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  33. Carolyn Suchy-Dicey (2012). Inductive Parsimony and the Methodological Argument. Consciousness and Cognition 21 (2):605-609.score: 90.0
    Studies on so-called Change Blindness and Inattentional Blindness have been taken to establish the claim that conscious perception of a stimulus requires the attentional processing of that stimulus. One might contend, against this claim, that the evidence only shows attention to be necessary for the subject to have access to the contents of conscious perception and not for conscious perception itself. This “Methodological Argument” is gaining ground among philosophers who work on attention and consciousness, such as Christopher (...)
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  34. [deleted]Ellen K. Levy (2012). An Artistic Exploration of Inattention Blindness†. Frontiers in Human Neuroscience 5:174-174.score: 84.0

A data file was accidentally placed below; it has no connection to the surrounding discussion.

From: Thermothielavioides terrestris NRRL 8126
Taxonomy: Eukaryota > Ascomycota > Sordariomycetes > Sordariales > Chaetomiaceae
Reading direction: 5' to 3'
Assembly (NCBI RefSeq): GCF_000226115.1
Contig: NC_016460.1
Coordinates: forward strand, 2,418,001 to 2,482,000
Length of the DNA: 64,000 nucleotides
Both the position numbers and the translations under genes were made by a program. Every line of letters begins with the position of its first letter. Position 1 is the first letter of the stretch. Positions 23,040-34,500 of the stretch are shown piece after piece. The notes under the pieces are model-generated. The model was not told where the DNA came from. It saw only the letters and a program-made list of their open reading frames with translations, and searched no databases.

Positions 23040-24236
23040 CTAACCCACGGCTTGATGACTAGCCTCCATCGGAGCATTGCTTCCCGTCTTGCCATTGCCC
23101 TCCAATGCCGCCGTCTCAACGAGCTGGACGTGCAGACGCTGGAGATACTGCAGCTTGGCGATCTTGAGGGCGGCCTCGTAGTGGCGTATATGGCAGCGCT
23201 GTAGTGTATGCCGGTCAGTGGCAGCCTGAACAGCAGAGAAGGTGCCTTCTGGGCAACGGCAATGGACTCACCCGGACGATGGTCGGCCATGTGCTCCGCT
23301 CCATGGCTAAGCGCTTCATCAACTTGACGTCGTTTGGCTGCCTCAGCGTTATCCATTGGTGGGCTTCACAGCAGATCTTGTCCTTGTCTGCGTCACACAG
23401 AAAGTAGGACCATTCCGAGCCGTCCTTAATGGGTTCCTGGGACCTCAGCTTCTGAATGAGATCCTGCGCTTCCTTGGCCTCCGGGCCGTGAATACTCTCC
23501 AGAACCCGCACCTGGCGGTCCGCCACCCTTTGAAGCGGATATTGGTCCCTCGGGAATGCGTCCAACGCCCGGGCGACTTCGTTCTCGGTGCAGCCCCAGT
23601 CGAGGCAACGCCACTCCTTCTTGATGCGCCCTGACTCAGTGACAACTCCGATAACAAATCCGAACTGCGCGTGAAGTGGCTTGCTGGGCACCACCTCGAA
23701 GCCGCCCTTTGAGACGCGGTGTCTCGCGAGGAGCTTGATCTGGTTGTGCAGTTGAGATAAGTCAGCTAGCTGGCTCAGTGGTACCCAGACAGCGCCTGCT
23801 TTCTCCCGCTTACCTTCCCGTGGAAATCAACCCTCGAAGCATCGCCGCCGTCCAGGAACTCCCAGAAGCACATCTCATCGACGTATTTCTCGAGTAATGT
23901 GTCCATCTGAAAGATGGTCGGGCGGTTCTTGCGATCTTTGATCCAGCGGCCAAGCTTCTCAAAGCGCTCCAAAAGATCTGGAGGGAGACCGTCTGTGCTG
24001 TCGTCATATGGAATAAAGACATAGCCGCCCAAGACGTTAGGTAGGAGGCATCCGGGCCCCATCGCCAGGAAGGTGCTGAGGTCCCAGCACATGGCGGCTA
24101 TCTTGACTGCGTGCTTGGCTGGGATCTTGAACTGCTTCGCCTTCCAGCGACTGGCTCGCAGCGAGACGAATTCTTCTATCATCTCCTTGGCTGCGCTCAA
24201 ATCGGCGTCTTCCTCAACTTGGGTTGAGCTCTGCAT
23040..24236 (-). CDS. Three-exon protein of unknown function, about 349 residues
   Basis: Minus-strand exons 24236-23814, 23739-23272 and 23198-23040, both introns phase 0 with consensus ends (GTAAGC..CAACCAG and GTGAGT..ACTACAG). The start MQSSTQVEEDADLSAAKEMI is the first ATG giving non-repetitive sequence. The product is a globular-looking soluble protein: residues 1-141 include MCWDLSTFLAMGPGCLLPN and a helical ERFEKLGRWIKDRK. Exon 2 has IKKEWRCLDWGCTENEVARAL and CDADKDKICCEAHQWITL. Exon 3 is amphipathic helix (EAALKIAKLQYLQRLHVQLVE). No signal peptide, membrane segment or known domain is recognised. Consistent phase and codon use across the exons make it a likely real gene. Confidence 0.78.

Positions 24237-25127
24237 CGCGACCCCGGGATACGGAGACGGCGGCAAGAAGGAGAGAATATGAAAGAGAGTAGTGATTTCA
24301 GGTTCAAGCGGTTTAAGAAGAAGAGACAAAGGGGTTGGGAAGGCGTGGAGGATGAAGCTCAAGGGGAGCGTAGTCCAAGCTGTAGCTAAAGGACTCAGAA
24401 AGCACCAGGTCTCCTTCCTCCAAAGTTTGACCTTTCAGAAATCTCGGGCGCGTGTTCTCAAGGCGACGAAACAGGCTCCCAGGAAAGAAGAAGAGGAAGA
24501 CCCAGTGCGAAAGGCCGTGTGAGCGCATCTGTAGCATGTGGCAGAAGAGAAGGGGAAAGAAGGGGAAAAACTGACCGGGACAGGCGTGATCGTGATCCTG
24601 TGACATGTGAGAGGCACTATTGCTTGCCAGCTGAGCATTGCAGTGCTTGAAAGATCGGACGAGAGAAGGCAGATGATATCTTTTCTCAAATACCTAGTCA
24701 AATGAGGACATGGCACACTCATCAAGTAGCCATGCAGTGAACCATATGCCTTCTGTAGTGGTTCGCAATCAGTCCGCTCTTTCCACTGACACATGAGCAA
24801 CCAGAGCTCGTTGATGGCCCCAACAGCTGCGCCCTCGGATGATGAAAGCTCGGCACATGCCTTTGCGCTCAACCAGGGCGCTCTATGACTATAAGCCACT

35. Declan Smithies (2011). Attention is Rational-Access Consciousness. In Christopher Mole, Declan Smithies & Wayne Wu (eds.), Attention: Philosophical and Psychological Essays. Oxford University Press. 247--273.score: 60.0
    This chapter argues that attention is a distinctive mode of consciousness, which plays an essential functional role in making information accessible for use in the rational control of thought and action. The main line of argument can be stated quite simply. Attention is what makes information fully accessible for use in the rational control of thought and action. But what makes information fully accessible for use in the rational control of thought and action is a distinctive mode of consciousness. Therefore, (...)